from Vigilant Citizen:
Aimed at teenagers, the series contains disturbing messages about Satanism, feminism, sexuality and everything in between. Here’s an in-depth look at the agenda behind Chilling Adventures of Sabrina.
The first season of Chilling Adventures of Sabrina, a series aimed at teenagers, contains ten one-hour episodes. In these ten hours of content, lots of words get said, lots of messages are implied, and lots symbolism gets burned in the minds of the viewers. And, as someone who sat through this first season (twice), I can confirm that there is a lot to unpack in there.
A few months ago, I wrote a short article titled “Chilling Adventures of Sabrina” Will Be Extremely Satanic, which described the overt satanic symbolism of the series’ trailer.
Released right before Halloween – the most important holiday in satanic circles – the series takes its young viewers into an occult adventure mixed with all kinds of social messages: The viewers are taught the basics of Satanism, that witchcraft is the best way to get back at the “patriarchy”, and that cannibalism is not that bad after all. In short, the series is the occult elite trying to brainwash children with its agenda.
The series is based on the Archie Comic Sabrina the Teenage Witch. However, it was “re-imagined” to be darker and edgier … and to fit the elite’s agenda. The story takes place in the same universe as Riverdale – another series that is extremely popular with teenagers (and probably requires its own article). Both series were developed by Roberto Aguirre-Sacasa, a writer who is also known for creating Glee (pure musical horror) and for a play entitled Say You Love Satan, which is described as a “gay demonic romantic comedy”.
Chilling Adventures of Sabrina could also be described as a “demonic romantic comedy”, but it goes much further.
In the first episode, the premise is described as follows:
“In the town of Greendale, where it always feels like Halloween, there lived a girl who is half-witch, half-mortal, who, on her 16th birthday, would have to choose between two worlds: The witch world of her family and the human world of her friends”.
The main premise is custom-made to be relatable to teenagers. It is about a 16-year-old girl who goes to high school, loves her boyfriend, and goes out with her friends. But, also, she’s a witch and her family members are proud satanists. Throughout her infernal adventures, lots of disturbing things happen and lots of messages are delivered. Here are some of the themes exploited by the series.
In every episode of the series, the main “selling points” of Satanism are interwoven in the plot and presented in a way that is relatable to teenagers. Sabrina’s two aunts and cousin are staunch witches who yell out “praise Satan” whenever something good happens. However, they are not pointy-nosed harpies riding around on brooms, but likable, intelligent women who act as caring mothers to Sabrina. In fact, all witches in the series are witty, charismatic, good-looking people that are open-minded and tolerant of all lifestyles.
As stated above, Sabrina has a dilemma: Should she become a super-powerful witch with all kinds of cool powers? Or should she remain a lame, basic girl? This is how the series presents the “dilemma”. As Sabrina says herself: “there are so many delicious things about being a witch”.
To become a witch, Sabrina must go through a “dark baptism” and give herself to Satan. However, Sabrina has some questions which are used to educate the viewers about Satanism. At one point Sabrina asks the High Priest of her coven:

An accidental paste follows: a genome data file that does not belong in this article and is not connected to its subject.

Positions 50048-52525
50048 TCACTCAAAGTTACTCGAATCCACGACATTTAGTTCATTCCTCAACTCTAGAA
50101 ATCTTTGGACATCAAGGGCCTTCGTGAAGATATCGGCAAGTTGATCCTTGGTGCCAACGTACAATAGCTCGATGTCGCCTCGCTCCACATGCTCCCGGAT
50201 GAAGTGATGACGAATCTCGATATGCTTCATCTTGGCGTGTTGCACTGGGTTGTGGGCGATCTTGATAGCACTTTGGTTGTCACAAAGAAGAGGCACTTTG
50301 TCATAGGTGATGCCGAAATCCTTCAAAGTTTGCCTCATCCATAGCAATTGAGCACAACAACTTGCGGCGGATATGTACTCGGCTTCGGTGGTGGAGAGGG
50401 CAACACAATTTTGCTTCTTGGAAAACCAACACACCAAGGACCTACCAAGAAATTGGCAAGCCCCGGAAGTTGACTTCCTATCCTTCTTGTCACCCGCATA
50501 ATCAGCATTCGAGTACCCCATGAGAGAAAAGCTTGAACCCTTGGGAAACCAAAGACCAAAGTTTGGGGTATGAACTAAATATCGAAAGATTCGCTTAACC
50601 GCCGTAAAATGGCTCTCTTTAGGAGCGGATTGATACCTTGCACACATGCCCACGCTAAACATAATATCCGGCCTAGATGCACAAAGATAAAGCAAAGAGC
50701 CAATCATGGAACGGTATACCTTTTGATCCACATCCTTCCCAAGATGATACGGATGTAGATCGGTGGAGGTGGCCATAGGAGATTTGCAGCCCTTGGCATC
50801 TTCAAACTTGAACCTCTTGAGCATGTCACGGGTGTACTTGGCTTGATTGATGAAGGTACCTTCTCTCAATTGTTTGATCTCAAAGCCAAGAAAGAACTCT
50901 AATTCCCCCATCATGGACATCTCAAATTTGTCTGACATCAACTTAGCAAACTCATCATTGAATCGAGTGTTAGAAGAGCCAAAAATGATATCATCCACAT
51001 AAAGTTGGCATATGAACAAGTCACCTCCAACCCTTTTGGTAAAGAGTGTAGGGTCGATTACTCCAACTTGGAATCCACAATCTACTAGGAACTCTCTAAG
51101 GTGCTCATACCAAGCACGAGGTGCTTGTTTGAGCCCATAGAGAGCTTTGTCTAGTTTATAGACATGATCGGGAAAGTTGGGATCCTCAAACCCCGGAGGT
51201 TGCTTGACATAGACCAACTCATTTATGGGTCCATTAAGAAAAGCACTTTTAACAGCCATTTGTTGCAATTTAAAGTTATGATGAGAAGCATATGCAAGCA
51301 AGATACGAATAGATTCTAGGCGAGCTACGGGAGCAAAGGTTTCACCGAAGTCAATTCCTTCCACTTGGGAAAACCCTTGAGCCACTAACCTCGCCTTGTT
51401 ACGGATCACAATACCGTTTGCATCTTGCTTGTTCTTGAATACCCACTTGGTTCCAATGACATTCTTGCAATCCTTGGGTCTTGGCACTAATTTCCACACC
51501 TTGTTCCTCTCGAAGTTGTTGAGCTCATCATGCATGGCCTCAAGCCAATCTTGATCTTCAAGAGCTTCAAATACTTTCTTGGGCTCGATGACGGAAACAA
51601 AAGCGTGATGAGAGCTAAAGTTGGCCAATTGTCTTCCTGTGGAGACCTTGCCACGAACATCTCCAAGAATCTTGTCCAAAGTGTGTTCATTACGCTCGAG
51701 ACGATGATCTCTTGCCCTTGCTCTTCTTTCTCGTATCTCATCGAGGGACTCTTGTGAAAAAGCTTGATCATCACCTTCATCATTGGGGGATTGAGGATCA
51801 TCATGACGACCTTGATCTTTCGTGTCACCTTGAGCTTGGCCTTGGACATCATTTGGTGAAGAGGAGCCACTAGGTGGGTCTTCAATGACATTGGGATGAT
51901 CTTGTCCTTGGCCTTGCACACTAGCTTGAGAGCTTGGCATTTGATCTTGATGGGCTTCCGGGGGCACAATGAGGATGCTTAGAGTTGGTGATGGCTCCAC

” – But the Devil … he’s an embodiment of evil.
– Incorrect. He is the embodiment of free will. Good. Evil. Those words matter to the False God but the Dark Lord is beyond such precepts.”
Yes, throughout the series, God is referred to as the False God – an impotent and oppressive fatherly figure. To make the dark baptism even more appealing, the High Priest adds:
“In exchange for their service and devotion, witches are exempt from hell.”
Right before the baptism, the High Priest provides more Satanism 101:
“Our Dark Lord teaches us: There is no law beyond Do What Thou Wilt. Our Dark Lord asks: “Would you like to be happy, child? To be free? Free to love and hate? To be what nature meant you to be, true to her laws and yourself only?
– Yes father.
– Do you believe in Lucifer, the archangel, who preferred the loss of Heaven to the loss of his pride?
– Yes father.”
Later in the series, the viewers are taught the Satanic interpretation of the Book of Genesis.
“Did Eve die when she at the fruit, children? No. Of course not. The False God lied to Eve because he desired to keep her naked and ignorant in his garden. But our lord Satan, inhabiting a snake, gave Eve knowledge and set her free.”
As we’ll see later, Satan is often described as a liberating and empowering figure for women.
The series is also full of small, twisted details. For instance, the Satanic choir of the school sings a song that begins with these words:
Always is always forever
As one is one is one
Inside yourself for your father
All is none all is none all is none
The name of the song is I’ll Never Say Never to Always and it was written by … Charles Manson. Yes, the crazy cult leader, serial killer and MKULTRA slave/handler Charles Manson.
As Sabrina learns about the dark arts, she sometimes rebels against her Satanic upbringing and tries to break from it. Does she succeed? Of course not. In fact, Sabrina ends up signing the Book of the Beast (giving her soul to Satan), which turns her into a super-powerful witch. And these super-powers end up saving the entire town of Glendale. Thank you, Satan.
To make Satanism even more appealing, the series also equates it with feminism.